Sandy Handprint Keepsake

SpouseLink.Org |
Editor

By: Julie Finn

Crafting a Green World

The beach is one vacation spot that ensures that you come away with beautiful souvenirs.

A handful of sand, the choicest of clam shells, rocks worn smooth by the waves, as much driftwood as your trunk will hold- any of these free natural objects make for timeless, treasured souvenirs.

But how can you record something just as precious, but just the opposite of timeless? How can you take home and treasure something as ephemeral as a footprint in the sand, or the smallness of your child’s hand the day that she first saw the Atlantic Ocean?

My girls and I have been very into plaster of Paris projects this summer. It turns out that plaster of Paris forms just as well in an easy mold of beach sand, one that you can create right on the beach, and it mixes just as well with sea water as it does tap water, and it leaves on the surface of your print a fine layer of embedded sand, perfect for recording a special trip to the ocean.

 You will need:

  • Plaster of Paris: One-and-a-half cups of plaster of Paris is enough for four handprints of a small child, two footprints of a small child, one child’s handprint and one adult’s handprint, or one adult’s footprint.
  • Resealable plastic bag that’s at the end of its useful life. This is a good project to finish off the bag from yesterday’s lunch, or the bag that your deli cheese came in, or the bag that the treat came home in from the last birthday party that your child went to. Plastic bags, when used sparingly and only when they’re really useful, will help you do this project neatly and efficiently and with as little trash as possible.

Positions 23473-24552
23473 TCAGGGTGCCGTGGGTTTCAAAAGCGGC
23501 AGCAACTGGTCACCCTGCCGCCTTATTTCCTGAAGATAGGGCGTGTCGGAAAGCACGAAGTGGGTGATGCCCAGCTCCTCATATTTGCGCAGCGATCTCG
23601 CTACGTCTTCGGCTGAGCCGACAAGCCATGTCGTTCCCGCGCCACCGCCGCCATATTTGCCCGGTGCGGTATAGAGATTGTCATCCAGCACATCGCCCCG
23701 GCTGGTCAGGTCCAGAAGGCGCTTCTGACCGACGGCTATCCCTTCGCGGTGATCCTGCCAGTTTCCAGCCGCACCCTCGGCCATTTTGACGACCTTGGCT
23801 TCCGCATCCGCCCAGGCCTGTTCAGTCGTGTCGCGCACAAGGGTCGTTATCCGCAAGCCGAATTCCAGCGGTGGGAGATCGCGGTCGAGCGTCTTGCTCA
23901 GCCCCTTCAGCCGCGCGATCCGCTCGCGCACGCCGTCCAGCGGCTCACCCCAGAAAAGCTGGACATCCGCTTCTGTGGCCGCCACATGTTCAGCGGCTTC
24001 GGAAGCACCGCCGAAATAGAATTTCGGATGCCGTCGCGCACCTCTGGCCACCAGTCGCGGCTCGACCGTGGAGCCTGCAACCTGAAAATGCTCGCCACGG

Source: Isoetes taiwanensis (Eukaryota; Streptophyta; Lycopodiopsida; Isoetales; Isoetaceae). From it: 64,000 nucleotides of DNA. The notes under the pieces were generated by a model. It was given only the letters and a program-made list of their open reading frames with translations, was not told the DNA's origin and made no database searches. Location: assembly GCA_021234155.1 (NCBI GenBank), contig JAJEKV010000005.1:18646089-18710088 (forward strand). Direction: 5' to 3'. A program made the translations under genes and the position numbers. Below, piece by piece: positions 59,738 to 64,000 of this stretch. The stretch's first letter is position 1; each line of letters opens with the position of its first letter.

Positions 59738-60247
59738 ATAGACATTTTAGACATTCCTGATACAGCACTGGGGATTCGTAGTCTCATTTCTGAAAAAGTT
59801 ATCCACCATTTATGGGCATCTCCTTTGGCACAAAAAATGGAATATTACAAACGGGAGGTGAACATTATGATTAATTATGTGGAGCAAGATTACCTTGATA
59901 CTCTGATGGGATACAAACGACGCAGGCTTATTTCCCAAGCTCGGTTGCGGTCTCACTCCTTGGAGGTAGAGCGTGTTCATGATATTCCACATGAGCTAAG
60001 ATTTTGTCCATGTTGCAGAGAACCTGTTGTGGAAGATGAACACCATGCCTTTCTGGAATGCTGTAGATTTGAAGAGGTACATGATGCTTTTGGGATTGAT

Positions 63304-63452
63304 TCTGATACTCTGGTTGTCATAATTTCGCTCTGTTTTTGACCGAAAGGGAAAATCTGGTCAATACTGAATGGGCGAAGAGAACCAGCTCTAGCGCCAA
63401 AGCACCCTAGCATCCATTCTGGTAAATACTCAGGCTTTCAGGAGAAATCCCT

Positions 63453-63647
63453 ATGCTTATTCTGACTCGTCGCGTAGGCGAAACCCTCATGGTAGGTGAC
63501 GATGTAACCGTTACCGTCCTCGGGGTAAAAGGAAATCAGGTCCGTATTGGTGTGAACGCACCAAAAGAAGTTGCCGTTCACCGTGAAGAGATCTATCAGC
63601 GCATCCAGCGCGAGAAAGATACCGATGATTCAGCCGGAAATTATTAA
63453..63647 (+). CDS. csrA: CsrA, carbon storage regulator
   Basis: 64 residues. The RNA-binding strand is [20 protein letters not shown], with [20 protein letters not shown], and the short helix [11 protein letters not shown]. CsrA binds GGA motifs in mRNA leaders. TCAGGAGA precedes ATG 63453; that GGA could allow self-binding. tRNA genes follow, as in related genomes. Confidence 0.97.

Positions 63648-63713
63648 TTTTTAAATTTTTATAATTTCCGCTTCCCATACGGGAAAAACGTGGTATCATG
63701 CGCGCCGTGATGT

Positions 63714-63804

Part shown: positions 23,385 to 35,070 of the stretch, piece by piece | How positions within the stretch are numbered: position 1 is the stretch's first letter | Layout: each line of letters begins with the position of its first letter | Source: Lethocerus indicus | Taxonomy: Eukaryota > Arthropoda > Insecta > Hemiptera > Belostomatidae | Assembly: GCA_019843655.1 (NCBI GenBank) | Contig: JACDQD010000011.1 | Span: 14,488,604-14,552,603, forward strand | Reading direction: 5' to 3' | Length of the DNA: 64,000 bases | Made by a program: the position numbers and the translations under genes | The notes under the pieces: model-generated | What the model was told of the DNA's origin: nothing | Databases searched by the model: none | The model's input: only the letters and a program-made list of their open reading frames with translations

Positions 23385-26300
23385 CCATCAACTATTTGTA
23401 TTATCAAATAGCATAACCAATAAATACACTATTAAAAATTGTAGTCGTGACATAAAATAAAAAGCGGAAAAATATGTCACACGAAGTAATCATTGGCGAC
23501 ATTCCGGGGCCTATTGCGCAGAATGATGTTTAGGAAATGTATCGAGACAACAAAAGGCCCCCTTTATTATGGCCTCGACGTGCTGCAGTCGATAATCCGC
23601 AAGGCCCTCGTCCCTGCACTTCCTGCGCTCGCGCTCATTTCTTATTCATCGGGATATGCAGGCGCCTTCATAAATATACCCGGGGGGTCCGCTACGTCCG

• Measuring cup
  • Watertight pail

1. Before you go to the beach, measure out the appropriate amount of plaster of Paris and put it into a resealable plastic bag. Read the directions on your container of plaster to be sure, but generally the ratio is 1:1.5, water to plaster of Paris. Sometimes I write how much water I’ll need to add directly onto my bag- otherwise, I tend to reverse the ratio and ruin my batch.

2. When you pack for the beach, bring that bag of plaster of Paris, a measuring cup for adding the seawater, and a pail for toting the water.

3. At the beach, find a spot of clean sand. For a handprint or footprint, you’ll want to use somewhat damp sand, like what you get below the high tide line. This sand will hold an impression the best and make the clearest, sharpest mold.

If your little child is having trouble making a firm impression into the damp sand, till it up and smooth it back down to make it easier to shift.

4. Put a hand or foot firmly down into the sand, then lift it straight back up. You want a relatively deep impression here, or your finished mold will be very thin. You will likely need to gently but firmly press down on a child’s hand or foot to help him or her make a deeper impression than she or he has the strength to do on his or her own.

Alternately, you can also dig and draw into the sand to make your own artistic mold.

5. Carry up some seawater in your pail, then add the appropriate amount of seawater to the plaster in your bag and seal it closed.

6. Knead and agitate the plastic bag until the plaster is completely mixed. This is even easier than mixing your plaster in a bowl, since you can easily feel if there are any lumps remaining in your bag.

7. Open one end of the plastic bag, then pour the plaster to fill all your molds.

8. Use the directions that came with your plaster to determine how long you should wait before you unmold your handprint. Depending on the temperature of the sand, you may have to wait longer than the directions indicate before your plaster has cured.

9. Gently excavate your print, give it a quick rinse in the ocean, and you’re done!

Now you have your beach sand souvenir and a keepsake for the grandparents, as well.

Comments

You must be logged in to Post a Comment.

Subscribe to SpouseLink

Subscribers get a newsletter and can join in the conversation by adding comments. Join now! Already have an account? Sign In

follow Spouselink
follow Spouselink